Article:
5. Reduced Risk of Eye Diseases
If you exercise regularly, you may lower your risk of macular degeneration, cataracts, and glaucoma. A study found that people who were physically active at least three days a week had a 25% lower risk of developing cataracts than those who were physically inactive.
6. Reduced Risk of Dry Eyes
Exercising regularly can help prevent dry eyes. When you exercise, you will naturally increase the production of tears. Once you start exercising, it will only take a few minutes for tears to flow from the eyes, thus lubricating the eye’s surface. Also, people who exercise also tend to blink more frequently compared to when they are inactive. Prolonged eye contact is a common cause of dryness, and more frequent blinking will help keep the eyes more moist than usual.
7. Reduced Risk of Macular Degeneration
Being physically active will reduce the risk of developing macular degeneration. By exercising regularly, you increase the flow of oxygen and nutrients to the eyes, which in turn help to prevent the development of macular degeneration. Furthermore, physical exercise promotes the production of growth factors in the eyes, which also help to prevent macular degeneration.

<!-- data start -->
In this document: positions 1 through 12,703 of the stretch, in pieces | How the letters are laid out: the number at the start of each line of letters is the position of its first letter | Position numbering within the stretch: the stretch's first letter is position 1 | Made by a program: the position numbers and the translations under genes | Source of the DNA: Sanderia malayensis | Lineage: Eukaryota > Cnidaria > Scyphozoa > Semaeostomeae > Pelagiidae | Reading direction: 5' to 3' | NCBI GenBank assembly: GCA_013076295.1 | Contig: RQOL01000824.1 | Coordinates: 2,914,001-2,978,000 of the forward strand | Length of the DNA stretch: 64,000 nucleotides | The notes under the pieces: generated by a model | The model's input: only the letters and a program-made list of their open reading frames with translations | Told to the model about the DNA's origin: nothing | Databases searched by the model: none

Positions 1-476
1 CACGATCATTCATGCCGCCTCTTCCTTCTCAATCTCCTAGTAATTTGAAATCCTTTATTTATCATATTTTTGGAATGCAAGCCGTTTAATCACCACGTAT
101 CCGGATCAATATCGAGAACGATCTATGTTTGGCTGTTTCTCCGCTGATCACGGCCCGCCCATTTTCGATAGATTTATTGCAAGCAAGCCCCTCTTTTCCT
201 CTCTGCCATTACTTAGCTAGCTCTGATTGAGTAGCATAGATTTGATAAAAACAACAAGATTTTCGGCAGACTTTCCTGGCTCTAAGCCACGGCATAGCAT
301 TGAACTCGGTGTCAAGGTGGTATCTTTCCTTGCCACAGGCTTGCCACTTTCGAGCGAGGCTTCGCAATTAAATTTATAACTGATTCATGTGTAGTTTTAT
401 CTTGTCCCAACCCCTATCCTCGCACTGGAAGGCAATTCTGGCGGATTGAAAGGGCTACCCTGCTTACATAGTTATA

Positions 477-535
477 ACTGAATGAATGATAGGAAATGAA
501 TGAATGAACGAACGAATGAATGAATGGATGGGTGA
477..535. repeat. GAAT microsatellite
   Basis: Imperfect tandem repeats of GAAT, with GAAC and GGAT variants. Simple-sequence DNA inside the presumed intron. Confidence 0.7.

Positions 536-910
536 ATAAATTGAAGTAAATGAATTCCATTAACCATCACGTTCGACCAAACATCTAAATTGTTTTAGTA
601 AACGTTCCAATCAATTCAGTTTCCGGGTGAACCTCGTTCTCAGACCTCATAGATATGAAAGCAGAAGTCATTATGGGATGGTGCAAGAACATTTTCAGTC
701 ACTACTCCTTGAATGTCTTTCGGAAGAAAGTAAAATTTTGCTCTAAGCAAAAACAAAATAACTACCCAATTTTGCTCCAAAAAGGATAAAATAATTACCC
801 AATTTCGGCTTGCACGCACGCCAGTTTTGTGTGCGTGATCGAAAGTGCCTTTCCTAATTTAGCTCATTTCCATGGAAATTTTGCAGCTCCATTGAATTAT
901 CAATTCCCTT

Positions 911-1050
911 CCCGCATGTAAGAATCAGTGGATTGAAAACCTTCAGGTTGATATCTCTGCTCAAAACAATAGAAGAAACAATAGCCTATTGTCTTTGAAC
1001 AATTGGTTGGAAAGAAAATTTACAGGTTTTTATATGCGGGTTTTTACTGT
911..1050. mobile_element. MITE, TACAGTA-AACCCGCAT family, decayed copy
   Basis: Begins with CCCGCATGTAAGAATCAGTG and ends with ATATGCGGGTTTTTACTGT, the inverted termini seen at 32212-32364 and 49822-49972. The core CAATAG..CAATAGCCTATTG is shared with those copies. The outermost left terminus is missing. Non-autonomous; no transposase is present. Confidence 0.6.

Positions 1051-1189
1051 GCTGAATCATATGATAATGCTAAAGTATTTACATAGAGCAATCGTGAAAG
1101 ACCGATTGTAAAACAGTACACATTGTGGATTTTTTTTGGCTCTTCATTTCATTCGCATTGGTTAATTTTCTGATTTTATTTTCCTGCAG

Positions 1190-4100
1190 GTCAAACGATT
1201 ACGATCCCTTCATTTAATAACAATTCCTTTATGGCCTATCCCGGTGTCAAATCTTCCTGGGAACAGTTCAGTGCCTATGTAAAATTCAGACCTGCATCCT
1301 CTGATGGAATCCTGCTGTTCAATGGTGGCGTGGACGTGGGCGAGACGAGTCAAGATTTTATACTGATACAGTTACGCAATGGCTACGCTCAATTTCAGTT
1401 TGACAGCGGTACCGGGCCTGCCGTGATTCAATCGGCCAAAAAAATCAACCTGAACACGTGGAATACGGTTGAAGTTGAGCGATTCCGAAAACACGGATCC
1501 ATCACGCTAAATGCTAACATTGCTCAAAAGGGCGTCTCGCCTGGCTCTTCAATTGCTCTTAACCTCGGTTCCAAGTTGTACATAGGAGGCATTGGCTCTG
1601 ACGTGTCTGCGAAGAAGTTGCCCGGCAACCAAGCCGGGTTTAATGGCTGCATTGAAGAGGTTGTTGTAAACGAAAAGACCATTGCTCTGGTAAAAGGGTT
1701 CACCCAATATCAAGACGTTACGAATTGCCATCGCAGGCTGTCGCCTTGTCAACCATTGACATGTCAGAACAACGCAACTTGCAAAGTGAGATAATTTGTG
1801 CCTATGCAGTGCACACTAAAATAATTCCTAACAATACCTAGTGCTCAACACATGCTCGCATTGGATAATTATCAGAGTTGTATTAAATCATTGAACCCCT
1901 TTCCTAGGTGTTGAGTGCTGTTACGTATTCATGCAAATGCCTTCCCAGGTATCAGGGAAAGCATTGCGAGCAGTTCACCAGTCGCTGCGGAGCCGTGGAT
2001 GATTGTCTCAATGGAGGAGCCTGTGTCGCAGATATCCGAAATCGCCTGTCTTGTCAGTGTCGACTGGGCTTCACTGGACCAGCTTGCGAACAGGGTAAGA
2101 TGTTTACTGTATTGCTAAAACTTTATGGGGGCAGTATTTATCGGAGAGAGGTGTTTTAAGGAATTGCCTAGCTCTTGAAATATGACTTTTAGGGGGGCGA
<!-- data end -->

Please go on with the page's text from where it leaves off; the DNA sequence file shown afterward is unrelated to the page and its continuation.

8. Exercise Increases Your Tear Volume and Quality
You may not be aware of this, but tears are essential to the health of your eyes. Tears are secreted by the lacrimal gland, which is located under the upper eyelid and is responsible for keeping the eyes moist. Physically active people have a higher level of tear production. This is because exercise causes increased activity of the lacrimal gland and the meibomian glands, which are responsible for producing the oils that lubricate the eye’s surface. Those who exercise regularly produce more protective, lubricating tears and have a more balanced ratio of oil in the tear film (the layer of oil that coats the eye).
9. Decreased Risk of Degeneration of the Eyes
Exercise reduces the risk of degeneration of the eyes, also referred to as age-related macular degeneration or AMD. Being physically active is known to enhance the function of the retinal pigment epithelium, which serves as a shield against the harmful damage from sunlight, especially ultraviolet radiation.
10. Healthy Blood Flow